Once the two cycles of Easter and Christmas were united into a single liturgical calendar, what remained on the calendar was categorized under the heading “Ordinary Time.”  The intention behind this wording is easily misunderstood.  Counting can be done by cardinal numbers (i.e., one, two three, four), or it can be done by ordinal numbers (i.e., first, second, third, fourth).  Ordinary Time implies no mundaneness, as if more than half the year were dull and unexiting.  Rather, it refers to the fact that the Lord’s Days (Sundays) outside Advent-Christmas and Lent-Easter were simply designated by ordinal numbers (i.e., First Sunday, Second Sunday, and on through to the Thirty-fourth Sunday).
The liturgical color for the days in Ordinary Time is green.  Because green is the color of new vegetation, it symbolizes living things in general and signifies the hope of new life.  Green represents the promise of new life which is ours in the life of Jesus Christ our Lord.  It is indeed proper and fitting for us to mark the days in Ordinary Time with the holy color of green.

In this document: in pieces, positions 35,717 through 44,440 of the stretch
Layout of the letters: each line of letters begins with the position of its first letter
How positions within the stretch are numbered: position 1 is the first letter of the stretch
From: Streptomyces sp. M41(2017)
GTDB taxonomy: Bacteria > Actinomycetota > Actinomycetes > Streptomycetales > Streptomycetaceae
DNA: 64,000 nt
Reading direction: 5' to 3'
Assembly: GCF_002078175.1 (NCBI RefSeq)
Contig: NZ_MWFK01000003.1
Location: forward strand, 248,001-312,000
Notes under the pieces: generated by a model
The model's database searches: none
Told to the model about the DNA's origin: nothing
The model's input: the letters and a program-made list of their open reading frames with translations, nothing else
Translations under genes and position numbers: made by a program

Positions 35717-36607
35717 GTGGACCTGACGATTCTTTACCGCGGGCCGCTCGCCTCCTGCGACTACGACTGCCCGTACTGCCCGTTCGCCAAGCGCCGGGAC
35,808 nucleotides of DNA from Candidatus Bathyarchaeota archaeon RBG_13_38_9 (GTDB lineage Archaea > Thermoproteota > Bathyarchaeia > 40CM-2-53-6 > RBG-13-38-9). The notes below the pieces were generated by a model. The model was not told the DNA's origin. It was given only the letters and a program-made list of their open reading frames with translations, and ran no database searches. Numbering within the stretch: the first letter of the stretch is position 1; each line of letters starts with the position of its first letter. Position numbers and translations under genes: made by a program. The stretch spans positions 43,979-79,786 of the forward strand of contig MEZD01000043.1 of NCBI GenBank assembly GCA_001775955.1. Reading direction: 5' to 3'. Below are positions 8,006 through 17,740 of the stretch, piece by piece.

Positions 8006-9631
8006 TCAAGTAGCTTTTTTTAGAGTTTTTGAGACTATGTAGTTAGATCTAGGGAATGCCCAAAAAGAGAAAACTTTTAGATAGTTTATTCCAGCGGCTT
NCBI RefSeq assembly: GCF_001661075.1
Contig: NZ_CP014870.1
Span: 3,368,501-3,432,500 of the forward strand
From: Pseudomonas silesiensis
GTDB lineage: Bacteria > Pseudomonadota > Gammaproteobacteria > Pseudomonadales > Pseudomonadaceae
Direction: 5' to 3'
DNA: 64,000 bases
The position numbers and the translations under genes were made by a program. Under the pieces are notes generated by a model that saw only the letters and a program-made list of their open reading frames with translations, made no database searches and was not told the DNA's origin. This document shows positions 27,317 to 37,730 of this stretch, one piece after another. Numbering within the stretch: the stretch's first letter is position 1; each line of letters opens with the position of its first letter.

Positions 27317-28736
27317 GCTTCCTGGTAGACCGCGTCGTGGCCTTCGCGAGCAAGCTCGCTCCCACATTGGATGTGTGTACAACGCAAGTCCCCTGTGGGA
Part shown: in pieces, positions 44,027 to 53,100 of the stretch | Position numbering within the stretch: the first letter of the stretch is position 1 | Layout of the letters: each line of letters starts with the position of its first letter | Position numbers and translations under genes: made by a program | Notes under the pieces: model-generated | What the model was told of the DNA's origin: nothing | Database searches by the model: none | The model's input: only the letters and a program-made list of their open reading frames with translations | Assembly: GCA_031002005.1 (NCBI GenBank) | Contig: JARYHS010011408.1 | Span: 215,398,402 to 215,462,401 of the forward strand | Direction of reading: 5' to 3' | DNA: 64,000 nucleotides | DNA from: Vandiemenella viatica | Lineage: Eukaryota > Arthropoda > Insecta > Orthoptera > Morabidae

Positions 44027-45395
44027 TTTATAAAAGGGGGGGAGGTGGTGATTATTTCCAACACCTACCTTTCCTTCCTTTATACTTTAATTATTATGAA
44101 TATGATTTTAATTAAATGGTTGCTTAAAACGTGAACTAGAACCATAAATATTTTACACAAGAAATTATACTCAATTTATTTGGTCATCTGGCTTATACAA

Certain occasions in Ordinary Time can be interpreted as transitional Sundays into and out of the two great cycles.
  • Baptism of our Lord (the Lord’s Day after Epiphany)
  • Transfiguration of our Lord (the Lord’s Day prior to Ash Wednesday)
  • Trinity Sunday (the Lord’s Day after the Day of Pentecost)
  • Christ the King (the Lord’s Day prior to the First Sunday of Advent)
The liturgical color for these transitional Sundays is white.  White represents the holiest of days in the life of the Church because it signifies the glory of our Lord, Jesus Christ.  White symbolizes purity, holiness, and virtue, as well as respect and reverence.  White is used for all high Holy Days and festival days of the Church year.  It is indeed proper and fitting for us to mark these transitional Sundays with the holy color of white.